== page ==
It's official. Only a few days ago -- and much to investors' delight -- Barnes & Noble (NYSE:BKS) finally confirmed plans to separate its money-bleeding Nook Media business from its slightly less unhealthy retail operations.
Upon reading the news, my mind shifted to one person: Leonard Riggio. He's Barnes & Noble's founder, chairman, and single largest shareholder. And I think soon, he could make a renewed move for Barnes & Noble's retail business.
Here's what brought us to this point
Remember, back in February 2013, Riggio made clear his intent to submit a proposal to acquire all the assets of Barnes & Noble's retail operations. That plan would have effectively left the unprofitable Nook business behind, allowing Riggio to focus the company's attention on propping up its more easily salvageable brick-and-mortar operations.
In the meantime, in May 2013, Barnes & Noble apparently came close to offloading Nook Media to Microsoft. The tech giant, for its part, had already plunked down over $300 million for a 17.6% stake in Nook Media in 2012 and was reportedly nearing a $1 billion offer to buy the remaining stake it didn't already own.
But when that didn't happen, and as the performance of both segments continued to spiral downward, Riggio ultimately suspended his quest to gobble up the best of Barnes & Noble last August. Perhaps also sensing an unnecessary distraction caused by his actions, Riggio stated that "it is in the company's best interests to focus on the business at hand." However -- and this is where last week's development gets really interesting -- Riggio still insisted he reserves "the right to pursue an offer in the future."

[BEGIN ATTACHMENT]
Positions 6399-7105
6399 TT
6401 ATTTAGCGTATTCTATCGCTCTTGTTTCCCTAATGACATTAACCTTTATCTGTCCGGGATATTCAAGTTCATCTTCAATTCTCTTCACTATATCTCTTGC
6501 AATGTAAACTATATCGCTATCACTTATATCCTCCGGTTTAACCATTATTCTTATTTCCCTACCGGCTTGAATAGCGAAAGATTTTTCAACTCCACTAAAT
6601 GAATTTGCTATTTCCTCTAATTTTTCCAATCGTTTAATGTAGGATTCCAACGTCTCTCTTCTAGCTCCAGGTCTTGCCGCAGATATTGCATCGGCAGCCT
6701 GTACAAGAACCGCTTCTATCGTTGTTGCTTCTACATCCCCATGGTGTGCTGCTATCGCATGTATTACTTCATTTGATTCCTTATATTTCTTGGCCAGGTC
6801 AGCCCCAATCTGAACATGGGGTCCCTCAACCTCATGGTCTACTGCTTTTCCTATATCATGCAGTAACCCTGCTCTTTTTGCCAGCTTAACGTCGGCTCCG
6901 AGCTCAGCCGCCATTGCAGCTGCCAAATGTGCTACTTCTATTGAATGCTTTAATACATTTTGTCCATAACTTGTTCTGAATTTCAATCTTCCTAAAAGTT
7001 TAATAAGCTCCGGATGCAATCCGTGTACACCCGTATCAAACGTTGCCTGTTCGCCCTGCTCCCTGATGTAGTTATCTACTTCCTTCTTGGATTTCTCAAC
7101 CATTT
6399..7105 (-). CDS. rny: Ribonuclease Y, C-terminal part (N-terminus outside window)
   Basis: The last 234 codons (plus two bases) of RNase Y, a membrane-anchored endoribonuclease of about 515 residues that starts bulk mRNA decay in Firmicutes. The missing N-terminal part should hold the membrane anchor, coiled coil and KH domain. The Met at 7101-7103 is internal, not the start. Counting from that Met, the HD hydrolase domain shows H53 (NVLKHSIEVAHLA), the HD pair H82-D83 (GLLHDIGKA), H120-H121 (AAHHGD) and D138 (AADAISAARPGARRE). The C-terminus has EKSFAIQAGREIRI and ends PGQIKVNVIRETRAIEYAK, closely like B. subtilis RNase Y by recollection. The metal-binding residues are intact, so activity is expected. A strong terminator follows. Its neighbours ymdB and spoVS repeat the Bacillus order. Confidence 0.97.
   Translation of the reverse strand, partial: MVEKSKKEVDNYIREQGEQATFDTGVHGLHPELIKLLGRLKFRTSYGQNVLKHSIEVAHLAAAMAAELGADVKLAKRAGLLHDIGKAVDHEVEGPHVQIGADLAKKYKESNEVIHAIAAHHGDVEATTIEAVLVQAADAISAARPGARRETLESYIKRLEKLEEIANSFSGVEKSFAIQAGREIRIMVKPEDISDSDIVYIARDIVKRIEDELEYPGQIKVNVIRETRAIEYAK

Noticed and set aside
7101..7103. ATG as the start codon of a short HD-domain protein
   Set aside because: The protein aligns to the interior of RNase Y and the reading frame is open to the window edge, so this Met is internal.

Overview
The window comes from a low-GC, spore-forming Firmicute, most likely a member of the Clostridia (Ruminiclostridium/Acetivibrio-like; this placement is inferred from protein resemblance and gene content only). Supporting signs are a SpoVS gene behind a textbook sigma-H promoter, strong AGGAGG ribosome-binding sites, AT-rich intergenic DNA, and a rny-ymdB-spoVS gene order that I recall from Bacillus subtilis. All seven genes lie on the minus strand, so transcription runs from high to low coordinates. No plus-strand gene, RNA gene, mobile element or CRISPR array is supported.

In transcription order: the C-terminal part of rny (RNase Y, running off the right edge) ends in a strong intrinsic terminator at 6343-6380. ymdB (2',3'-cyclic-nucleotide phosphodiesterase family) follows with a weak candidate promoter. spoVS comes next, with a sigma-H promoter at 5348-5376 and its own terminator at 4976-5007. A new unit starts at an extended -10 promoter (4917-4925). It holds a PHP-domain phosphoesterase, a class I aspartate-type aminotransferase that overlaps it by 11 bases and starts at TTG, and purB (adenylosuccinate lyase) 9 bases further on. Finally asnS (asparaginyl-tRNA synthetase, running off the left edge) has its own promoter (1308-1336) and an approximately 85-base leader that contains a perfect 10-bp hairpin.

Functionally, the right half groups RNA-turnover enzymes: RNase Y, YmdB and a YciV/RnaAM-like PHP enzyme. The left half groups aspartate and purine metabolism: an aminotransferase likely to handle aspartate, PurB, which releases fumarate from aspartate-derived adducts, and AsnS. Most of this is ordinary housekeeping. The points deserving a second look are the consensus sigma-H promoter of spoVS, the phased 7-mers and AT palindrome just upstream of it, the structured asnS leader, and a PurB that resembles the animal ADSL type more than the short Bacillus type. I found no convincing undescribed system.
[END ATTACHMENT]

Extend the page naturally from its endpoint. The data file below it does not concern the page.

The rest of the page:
So where does that leave investors now?
Despite its losses, Barnes & Noble has certainly worked to maximize the value of Nook Media up until now. First, it reduced Nook Media's EBITDA losses to "just" $217.6 million in fiscal 2014, which was a massive improvement over Nook's jaw-dropping $480.4 million loss the previous year. Now, Barnes & Noble is in the process of shifting Nook Media's business away from its previous hardware-centric focus, and toward becoming a central platform for higher-margin digital content.
Meanwhile, Barnes & Noble's retail business once again remained a quasi-bright spot last quarter, with "Core" comparable store sales -- which excludes sales of Nook products -- falling a manageable 1.9% year over year. Still, Retail achieved fourth-quarter EBITDA of $53 million, which was essentially flat over the same year-ago period.
When could it happen?
All things considered, Barnes & Noble's retail business appears to have plateaued, which lends credence to the company's assertions that it still has hope for maintaining sustained profitability over the long term. And for Riggio, I'd venture to guess the prospect of doing so in the private sector -- which means removing the pressure of appeasing Wall Street's fickle quarterly demands -- would seem all that much more attractive right now.
Of course, the absence of an interested buyer means Barnes & Noble is essentially "selling" Nook Media to shareholders. According to last week's press release, the separation of the two businesses is expected to be complete by the end of the first quarter of 2015. When that happens, don't be surprised if Barnes & Noble's founder makes his move.